Merritt Island

What a great November to celebrate!  From a nature photography perspective I was able to photograph some of the most beautiful wading birds God has put on this earth.  From a family perspective, it was nice to spend Thanksgiving with my family and eat until I couldn't move (as is my tradition).  I am also pleased to announce the release of The Matt Cuda Nature and Wildlife Photography Podcast. Find out more about it at the end of the newsletter.

In this newsletter I want to primarily focus on my trip to Merritt Island, Florida and in particular a place called Blackpoint Widllife Drive located on the island.
Merritt Island: a Birders Paradise
If you are an active birder or wildlife photographer then you have probably been to Florida once, or most likely, many times in your pursuit of finding the birds on your life list. And I can bet, that on your bucket list is a place called Merritt Island, Florida. If it isn't on your list then by the end of this blog post, I think it will be.
Merritt Island is a fairly large island just off the east coast of Florida which was originally purchased by NASA in 1962 as part of the Kennedy Space Center. Because much of the land could not be developed by NASA for anything useful, it was contracted to the US Fish and Wildlife department to become a wildlife refuge in 1963.
There are many opportunities on Merrit for excellent birding, but many of us in western society are always being sucked into time constraints we can seemingly do nothing about.  Whether we are in Florida on business or there on a trip with the family, often, we do not have time to see all a park has to offer.  The national park service recognized this and carved out a section of the island called Blackpoint Wildlife Drive.  Blackpoint is a 7 mile, one way road, which snakes through large areas of salt marsh and open black water. During the drive you will see many species of birds as well as other animals such as the american alligator and rarely, otters and bobcats.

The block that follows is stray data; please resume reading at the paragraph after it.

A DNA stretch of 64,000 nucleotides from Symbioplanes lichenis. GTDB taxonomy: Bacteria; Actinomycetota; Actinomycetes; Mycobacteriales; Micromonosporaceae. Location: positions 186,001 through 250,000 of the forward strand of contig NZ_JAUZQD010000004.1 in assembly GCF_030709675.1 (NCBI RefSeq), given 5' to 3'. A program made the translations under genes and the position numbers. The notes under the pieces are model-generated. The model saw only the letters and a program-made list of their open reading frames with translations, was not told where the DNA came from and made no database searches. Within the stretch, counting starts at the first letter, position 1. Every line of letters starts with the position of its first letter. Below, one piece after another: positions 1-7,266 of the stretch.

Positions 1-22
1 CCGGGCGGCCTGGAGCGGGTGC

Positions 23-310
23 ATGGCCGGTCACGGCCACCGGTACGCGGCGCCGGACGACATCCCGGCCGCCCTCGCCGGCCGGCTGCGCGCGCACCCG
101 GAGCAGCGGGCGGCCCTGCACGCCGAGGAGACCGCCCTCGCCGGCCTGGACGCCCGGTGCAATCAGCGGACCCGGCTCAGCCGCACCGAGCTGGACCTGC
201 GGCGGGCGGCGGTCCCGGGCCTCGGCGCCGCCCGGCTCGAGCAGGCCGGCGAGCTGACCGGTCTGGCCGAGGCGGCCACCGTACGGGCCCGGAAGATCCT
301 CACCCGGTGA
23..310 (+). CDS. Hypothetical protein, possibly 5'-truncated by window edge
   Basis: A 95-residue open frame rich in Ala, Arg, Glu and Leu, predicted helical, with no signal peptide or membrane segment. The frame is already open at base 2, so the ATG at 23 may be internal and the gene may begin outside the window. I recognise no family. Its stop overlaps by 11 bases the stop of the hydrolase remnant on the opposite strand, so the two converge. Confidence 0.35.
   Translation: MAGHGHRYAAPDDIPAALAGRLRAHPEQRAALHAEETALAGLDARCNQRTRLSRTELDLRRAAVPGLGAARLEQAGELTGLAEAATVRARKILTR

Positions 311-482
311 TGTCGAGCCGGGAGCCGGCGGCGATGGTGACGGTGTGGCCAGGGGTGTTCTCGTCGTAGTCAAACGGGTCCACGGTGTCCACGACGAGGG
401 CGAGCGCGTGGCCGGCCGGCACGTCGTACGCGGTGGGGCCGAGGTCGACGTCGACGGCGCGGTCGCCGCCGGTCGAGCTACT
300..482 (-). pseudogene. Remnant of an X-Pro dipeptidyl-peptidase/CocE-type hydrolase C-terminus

Upon entering the drive, you will see a gate, and just beyond the gate is an area where you will need to pull off, put your five dollars in an envelope, and drop it into the envelope container. Once you do this, you can drive the route all day long if you wish.  Additional seasonal passes can be purchased from the visitors center.
As I began my drive through the park, I was stunned by the shear volume of birds present during the beginning of the winter migration.  The American white ibis was prevalent in the park and I noticed them shifting their hunting locations from an area at the beginning of the drive to an area near the end of the drive and back again.  Below is an image of a white ibis hunting the marsh.

Not surprisingly, the various species of herons were also present on the drive.  Below, a tri-colored heron is showing his dislike of another tri-colored heron who has intruded on his hunting ground. 

Continuing along the road, there was a sharp 90 degree bend which takes you along a very large open water area and up in the corner of this area I found a large group of various species gathered one morning.  During this time, it seemed that the birds were very energetic and a bit on edge.  Here I captured a shot of two egrets fighting, another in flight , and one roseate spoonbill in flight.

In this area and really throughout the drive, you can also see anhinga perched and drying out there wings after a hunt. Anhingas are also referred to as snake birds because when they swim, only their heads are seen above water.  This is due to them not having oil in their feathers to keep their bodies afloat. Because of this, they must dry their wings every time they get done swimming.

Below are shots I took of the anhingas.

About half way through the park is an area you can pull off and walk a trail/water control dyke which you can walk and view waterfowl and ospreys.  During December, I am told this is a prime location for wintering ducks, but during mid November it was quite unproductive.  There were a few grebes here and an egret or two, but nothing to really get excited over.
As I was nearing the end of the drive, I did see a hawk and plenty of kingfishers, but both species were quite wild and fearful of me and my vehicle.
The bottom line is that if you have very little time to visit the Merritt Island area, then make the Blackpoint Wildlife Drive a priority.  I guarantee you will not be disappointed.
Here is a list of birds I saw on the drive:
Kingfisher, great egret, snowy egret, little egret, tri-colored heron, great blue heron, roseate spoonbill, pied bill grebe, reddish egret, northern harrier, osprey, american coot, common gallinule, anhinga, double crested cormorant, red-tailed hawk, American white pelican, wood stork, turkey vulture, hooded merganser


Matt Cuda Nature and Wildlife Photography Podcast

I also wanted to make you aware of a new podcast I have launched which specifically addresses wildlife photography.  It is pretty rough right now as I fine tune technical aspects of the productions.  I am starting out with a series on how to get into this genre of photography.

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